Dodge County Minnesota
Source: Minnesota Reports: Cases Argued and Determined in the Supreme Court, 1933; transcribed by Mary Kay Krogman
DENNIS BUCK v. MARY WHIPPLE BUCK and Others.
July 18, 1933.
Granting new trial - discretion of trial court - presumption.
1. Where a trial court grants a new trial, it is not presumed on appeal that the order was made on the discretionary ground that the verdict was not justified by the evidence unless it is expressly so stated in the order. On the other hand, the court on appeal must presume, in the absence of such statement, that the order was not made upon this ground, and this ground of motion cannot be considered.
Motion for new trial - verdict contrary to law.
2. Where a motion for a new trial is made on the ground that the verdict is contrary to law, the motion should be granted if, as a matter of law, there is no sufficient evidence to support it; that is, when the evidence is such that, conceding all that it tends to prove, it will not justify a verdict as a matter of law.
Discretion of trial court.
3. The function of the trial court in determining whether a verdict is not justified by the evidence differs from its function in determining whether it is contrary to law, in that, in the former case, there is the element of discretion, while in the latter case there is not.
Will - undue influence.
4. In a will contest the burden of proof rests upon the contestant to establish the existence of undue influence. There must be proof of influence which in effect substitutes the will of another for that of the testator. Undue influence is the exercise of constraint, and is a species of coercion. It must, in order to avoid a will, destroy the free agency of the testator at the time it was made, so that the instrument in fact expresses the mind and intent of some one else and not his own.
Same - burden of proof.
5. This rule as to the burden of proof is subject to the modification that, when the contestant has made out a prima facie case by the production of evidence from which the presumption of undue influence arises, the burden is then upon the proponent to show that the instrument is the will of the testator. There is no definite rule as to what sort of a showing is required to create this presumption. Inequality in the will, and motive and opportunity, on the part of a person preferred, to exert such influence are not sufficient. There must be some evidence that he did exert it.
Evidence of undue influence.
6. Deceased left no natural children. He left an adopted son who had been married many years. By his will he gave his widow one-third. He gave the adopted son $500, and the residue, amounting to several thousand dollars, he gave to various Baptist church societies. Deceased was a devoted churchman and in his lifetime contributed liberally to the support of these organizations. Their minister and representatives at times called on him socially and also solicited contributions from him. Their relations towards him, so far as appears, were much the same as toward other members and contributors. Some differences had existed between deceased and the adopted son. The will was made nearly 5.5 years before his death. He went alone to his attorney to have it prepared, and he alone dictated its terms. There is no evidence that any one representing any of the beneficiaries ever talked to him on the subject before the will was executed. The evidence is insufficient to sustain a verdict of undue influence or to raise any presumption thereof.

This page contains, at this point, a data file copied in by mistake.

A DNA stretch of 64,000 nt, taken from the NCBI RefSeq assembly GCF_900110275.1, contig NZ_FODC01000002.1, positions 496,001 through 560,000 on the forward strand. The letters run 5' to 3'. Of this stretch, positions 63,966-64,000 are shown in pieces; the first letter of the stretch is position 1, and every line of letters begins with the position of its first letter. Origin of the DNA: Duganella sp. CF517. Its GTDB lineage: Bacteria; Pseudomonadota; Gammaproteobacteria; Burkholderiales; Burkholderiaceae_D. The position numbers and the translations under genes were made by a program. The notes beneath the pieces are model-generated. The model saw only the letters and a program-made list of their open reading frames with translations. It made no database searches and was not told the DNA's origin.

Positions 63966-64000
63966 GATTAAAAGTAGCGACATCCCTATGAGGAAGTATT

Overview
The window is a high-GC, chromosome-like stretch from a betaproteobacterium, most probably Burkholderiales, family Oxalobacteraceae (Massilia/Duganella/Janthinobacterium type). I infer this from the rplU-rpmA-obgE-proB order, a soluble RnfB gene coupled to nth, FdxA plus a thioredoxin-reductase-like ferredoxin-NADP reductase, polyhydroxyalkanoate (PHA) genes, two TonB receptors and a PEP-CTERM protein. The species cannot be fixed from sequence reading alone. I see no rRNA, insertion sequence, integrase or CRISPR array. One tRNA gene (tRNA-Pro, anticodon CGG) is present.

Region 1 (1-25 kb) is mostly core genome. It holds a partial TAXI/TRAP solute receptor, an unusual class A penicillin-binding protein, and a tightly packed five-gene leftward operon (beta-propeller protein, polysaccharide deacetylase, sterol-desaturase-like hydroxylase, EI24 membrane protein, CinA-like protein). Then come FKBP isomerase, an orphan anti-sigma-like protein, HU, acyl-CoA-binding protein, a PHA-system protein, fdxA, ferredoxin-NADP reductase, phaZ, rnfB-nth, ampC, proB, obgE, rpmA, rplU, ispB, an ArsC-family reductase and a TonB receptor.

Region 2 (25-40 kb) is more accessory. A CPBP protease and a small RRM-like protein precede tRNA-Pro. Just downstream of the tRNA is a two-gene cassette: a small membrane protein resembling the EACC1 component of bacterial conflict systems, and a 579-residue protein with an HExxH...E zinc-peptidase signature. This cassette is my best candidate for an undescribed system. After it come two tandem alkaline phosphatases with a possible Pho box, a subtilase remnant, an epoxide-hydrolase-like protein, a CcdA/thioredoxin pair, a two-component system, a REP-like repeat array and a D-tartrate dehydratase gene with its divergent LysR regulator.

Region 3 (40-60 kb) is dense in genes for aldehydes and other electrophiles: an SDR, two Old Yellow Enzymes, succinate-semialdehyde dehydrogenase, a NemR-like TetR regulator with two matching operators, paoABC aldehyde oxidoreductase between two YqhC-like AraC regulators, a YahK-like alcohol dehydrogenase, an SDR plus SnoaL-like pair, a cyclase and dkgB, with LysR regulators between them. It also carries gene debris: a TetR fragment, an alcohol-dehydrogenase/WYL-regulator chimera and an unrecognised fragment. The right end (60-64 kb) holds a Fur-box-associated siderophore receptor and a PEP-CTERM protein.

New trial upon one issue.
7. At the instance of appellant the court submitted to the jury two issues, one the issue of mental capacity of the testator, the other the issue of undue influence. The former the jury decided in favor of the proponent, the latter in favor of the contestant. Proponent moved for a new trial upon the issue of undue influence, and the court granted the motion. No other motion was made. Held, the court properly granted a new trial of this one issue.
Mary Whipple Buck petitioned the probate court for Dodge county to allow and admit to probate the last will and testament of Lewis Buck, her husband, and to be appointed executrix thereof. Dennis Buck filed objections to the allowance of the will. From the order of the probate court admitting the will to probate, the contestant appealed to the district court for Dodge county where the appeal was heard before Childress, J., and a jury which returned a verdict that the testator was of sufficient mental capacity to make a will on the day of its execution, and that the will was procured by the undue influence exerted upon him by the societies to which he made bequests. From the order granting a new trial on the single issue of undue influence, Dennis Buck appealed. Affirmed.
M. H. Boutelle, R. T. Boardman and 8. L. Pierce, for appellant. J. Truax and Lord & Ronken, for respondents.
Lewis Buck died January 25, 1912, at the age of 79. He left surviving a widow by a second marriage and the appellant Dennis Buck, an adopted son. He left an estate valued at about $25,000. He left a will, dated August 21, 1906, by the terms of which he gave to his widow one-third of his estate, to appellant $500, the balance in equal shares to the Baptist Missionary Union, Baptist Home Missionary Society, Baptist Minnesota State Convention, Baptist Publication Society, and Pillsbury Academy at Owatonna, Minnesota. Appellant contested the will on the ground that the deceased was not possessed of testamentary capacity to make a will, and that the execution of the will was procured through undue influence. The probate court found against contestant and admitted the will to probate. Contestant appealed to the district court. He moved there for an order settling the issues of fact to be tried and directing a trial of the same by a jury, and proposed the following questions to be submitted:
"(1) Was Lewis Buck of sufficient mental capacity to make a will on the 21st day of August, 1906?